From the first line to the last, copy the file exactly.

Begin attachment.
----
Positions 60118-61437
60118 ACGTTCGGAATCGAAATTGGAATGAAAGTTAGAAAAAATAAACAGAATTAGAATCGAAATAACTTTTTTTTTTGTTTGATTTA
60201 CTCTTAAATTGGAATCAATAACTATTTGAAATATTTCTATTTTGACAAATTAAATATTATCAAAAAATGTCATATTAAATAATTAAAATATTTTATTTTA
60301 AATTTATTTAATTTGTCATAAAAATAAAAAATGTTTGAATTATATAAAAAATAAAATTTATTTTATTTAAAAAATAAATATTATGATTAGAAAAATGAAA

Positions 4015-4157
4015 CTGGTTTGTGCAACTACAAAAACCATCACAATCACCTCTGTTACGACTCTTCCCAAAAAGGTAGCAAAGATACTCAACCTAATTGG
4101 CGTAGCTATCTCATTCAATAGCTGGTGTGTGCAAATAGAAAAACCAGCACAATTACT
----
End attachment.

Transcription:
Positions 60118-61437
60118 ACGTTCGGAATCGAAATTGGAATGAAAGTTAGAAAAAATAAACAGAATTAGAATCGAAATAACTTTTTTTTTTGTTTGATTTA
60201 CTCTTAAATTGGAATCAATAACTATTTGAAATATTTCTATTTTGACAAATTAAATATTATCAAAAAATGTCATATTAAATAATTAAAATATTTTATTTTA
60301 AATTTATTTAATTTGTCATAAAAATAAAAAATGTTTGAATTATATAAAAAATAAAATTTATTTTATTTAAAAAATAAATATTATGATTAGAAAAATGAAA

Positions 4015-4157
4015 CTGGTTTGTGCAACTACAAAAACCATCACAATCACCTCTGTTACGACTCTTCCCAAAAAGGTAGCAAAGATACTCAACCTAATTGG
4101 CGTAGCTATCTCATTCAATAGCTGGTGTGTGCAAATAGAAAAACCAGCACAATTACT